But a year into office, the President has had to contend with tough economic choices, including raising taxes to balance books and dealing with the growing public debt.
Ruto has also come face to face with hard political decisions emanating mainly from the opposition coalition, which vowed to demonstrate against the government earlier this year.
At home within his ruling Kenya Kwanza Alliance, the President has had no choice but to rein in a growing internal supremacy battle involving some of his lieutenants and allies, including deputy president Rigathi Gachagua, public service cabinet secretary Moses Kuria, National Assembly leader of majority Kimani Ichung’wa and others.
National Assembly leader of minority and Ugunja MP Opiyo Wandayi says that the problems that the Head of State currently faces could be a part of his own making.
“You cannot manage the economy through propaganda. One year later, all indicators indicate that life is deteriorating and not improving. Look at the dollar or even the escalating cost of living,” Wandayi said.
Those in government, like Belgut MP Nelson Koech, disagree, arguing that President Ruto has done much work to steer the country in the right direction.
Could he have shot himself in the foot?
Mr Koech defends Ruto’s record in office, singling out efforts such as that to lower the cost of essential goods and commodities.
“When we were in the elections, one of our rallying calls was that we were going to bring the cost of Unga to Sh200 or even below, and now the cost has come down, even though some critics are still brushing that aside,” says the legislator.
Other achievements the government has been lauded for include the heightened efforts on climate change championed by President Ruto, which has since seen the signing of multi-billion climate action deals and the ongoing efforts to plant trees across the country, among many others.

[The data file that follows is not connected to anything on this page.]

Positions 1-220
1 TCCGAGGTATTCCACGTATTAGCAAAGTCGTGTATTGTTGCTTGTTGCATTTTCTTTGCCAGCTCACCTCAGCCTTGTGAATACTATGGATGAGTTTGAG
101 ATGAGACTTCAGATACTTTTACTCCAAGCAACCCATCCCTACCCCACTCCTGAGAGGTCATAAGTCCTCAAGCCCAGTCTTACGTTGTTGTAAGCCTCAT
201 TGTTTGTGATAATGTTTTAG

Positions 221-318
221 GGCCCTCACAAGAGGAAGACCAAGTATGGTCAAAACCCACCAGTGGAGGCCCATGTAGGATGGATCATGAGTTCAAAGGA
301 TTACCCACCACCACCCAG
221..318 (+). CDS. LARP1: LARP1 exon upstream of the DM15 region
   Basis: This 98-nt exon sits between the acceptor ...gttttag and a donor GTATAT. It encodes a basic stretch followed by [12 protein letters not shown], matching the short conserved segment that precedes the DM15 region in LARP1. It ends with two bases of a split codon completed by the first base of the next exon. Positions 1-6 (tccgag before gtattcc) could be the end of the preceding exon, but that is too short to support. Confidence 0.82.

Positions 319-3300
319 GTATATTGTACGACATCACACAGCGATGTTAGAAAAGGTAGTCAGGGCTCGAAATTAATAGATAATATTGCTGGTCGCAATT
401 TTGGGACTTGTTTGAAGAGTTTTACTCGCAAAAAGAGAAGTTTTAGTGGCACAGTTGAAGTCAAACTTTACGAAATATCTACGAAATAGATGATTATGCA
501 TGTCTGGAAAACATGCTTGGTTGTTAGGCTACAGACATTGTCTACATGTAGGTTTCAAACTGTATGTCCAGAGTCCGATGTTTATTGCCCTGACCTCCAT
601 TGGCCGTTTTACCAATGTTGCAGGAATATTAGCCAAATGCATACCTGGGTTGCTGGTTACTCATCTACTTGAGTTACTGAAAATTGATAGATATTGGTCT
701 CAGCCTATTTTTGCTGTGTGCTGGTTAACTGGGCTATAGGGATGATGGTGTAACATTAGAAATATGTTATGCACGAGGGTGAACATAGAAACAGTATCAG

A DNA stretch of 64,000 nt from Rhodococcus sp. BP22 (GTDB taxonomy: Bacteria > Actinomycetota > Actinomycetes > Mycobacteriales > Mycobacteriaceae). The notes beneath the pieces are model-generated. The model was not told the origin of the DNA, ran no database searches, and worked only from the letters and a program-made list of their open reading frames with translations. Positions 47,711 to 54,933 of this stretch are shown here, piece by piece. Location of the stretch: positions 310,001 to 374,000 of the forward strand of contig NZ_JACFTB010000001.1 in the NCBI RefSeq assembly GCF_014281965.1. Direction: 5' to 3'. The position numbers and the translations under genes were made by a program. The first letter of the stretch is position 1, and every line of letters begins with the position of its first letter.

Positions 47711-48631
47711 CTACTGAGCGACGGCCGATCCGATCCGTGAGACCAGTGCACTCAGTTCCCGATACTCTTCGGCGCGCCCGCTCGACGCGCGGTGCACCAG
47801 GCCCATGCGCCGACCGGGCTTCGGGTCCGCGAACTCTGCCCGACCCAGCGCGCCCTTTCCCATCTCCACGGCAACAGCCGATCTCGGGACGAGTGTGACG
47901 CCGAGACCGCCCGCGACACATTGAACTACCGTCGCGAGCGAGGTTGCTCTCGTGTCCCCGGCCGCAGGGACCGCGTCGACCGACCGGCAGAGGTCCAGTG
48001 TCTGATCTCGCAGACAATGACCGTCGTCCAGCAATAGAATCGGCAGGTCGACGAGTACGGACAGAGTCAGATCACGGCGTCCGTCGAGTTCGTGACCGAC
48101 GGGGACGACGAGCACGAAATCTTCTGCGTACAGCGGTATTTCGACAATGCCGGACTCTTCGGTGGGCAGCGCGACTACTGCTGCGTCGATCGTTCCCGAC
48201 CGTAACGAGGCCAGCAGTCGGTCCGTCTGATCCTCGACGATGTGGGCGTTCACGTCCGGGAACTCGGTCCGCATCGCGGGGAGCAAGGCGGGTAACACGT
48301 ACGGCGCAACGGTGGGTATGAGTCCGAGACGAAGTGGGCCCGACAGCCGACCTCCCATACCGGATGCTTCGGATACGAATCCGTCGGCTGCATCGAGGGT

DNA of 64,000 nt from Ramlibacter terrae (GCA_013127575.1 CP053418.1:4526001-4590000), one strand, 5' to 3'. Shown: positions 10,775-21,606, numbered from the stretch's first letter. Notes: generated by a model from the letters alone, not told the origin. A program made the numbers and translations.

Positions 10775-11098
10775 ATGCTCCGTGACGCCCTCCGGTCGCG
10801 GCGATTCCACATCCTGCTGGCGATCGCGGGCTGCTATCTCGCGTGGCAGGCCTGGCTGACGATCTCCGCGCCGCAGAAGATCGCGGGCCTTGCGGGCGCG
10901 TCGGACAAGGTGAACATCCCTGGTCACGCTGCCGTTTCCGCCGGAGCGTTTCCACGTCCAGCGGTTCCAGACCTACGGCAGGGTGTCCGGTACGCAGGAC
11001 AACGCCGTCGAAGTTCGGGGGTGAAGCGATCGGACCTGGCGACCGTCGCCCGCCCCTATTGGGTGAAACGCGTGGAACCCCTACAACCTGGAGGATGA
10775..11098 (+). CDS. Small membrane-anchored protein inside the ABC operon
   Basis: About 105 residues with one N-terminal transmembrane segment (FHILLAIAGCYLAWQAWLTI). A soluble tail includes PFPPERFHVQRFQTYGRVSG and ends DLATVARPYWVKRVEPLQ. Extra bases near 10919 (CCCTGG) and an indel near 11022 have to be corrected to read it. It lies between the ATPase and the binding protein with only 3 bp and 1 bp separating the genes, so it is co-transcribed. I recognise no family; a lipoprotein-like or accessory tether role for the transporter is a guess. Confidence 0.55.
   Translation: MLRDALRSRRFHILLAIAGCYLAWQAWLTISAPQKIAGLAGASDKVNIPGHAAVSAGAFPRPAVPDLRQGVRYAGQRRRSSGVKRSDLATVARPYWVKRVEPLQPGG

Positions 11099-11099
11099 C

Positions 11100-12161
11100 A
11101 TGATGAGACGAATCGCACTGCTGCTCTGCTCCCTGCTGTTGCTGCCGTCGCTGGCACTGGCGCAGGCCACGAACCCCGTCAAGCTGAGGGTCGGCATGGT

Supporters of the President have also pointed out programmes such as the Hustler Fund, which, since its launch in November 2022, has extended loans of about Sh39.7 billion to 21.8 million people.
Besides the political and economic challenges, the Kenya Kwanza administration has also had to contend with growing graft and mega scandals in government, threatening to derail President Ruto’s campaign promises to deal with graft in government.
Some of the latest scandals that have rocked the government include the multi-billion shillings cooking oil deal, which, according to investigative authorities, has since roped in at least two cabinet secretaries.
Prof Naituli says that moving into the new year, President Ruto will face the daunting task of moving past the hurdles that marred his first year in office to deliver on his agenda.
“It is becoming increasingly clear that Kenya Kwanza’s governmental practice is at great variance with their campaign rhetoric. Turning around an economy calls for a series of well-thought-out actions coupled with personal incorruptibility of leadership, deep commitment to transforming the country and a resolute resolve on the war against corruption.
“Without instilling fiscal discipline at the top level of government, public service as well as established institutions and commissions, stabilisation of the economy remains a pipe dream,” Naituli explains.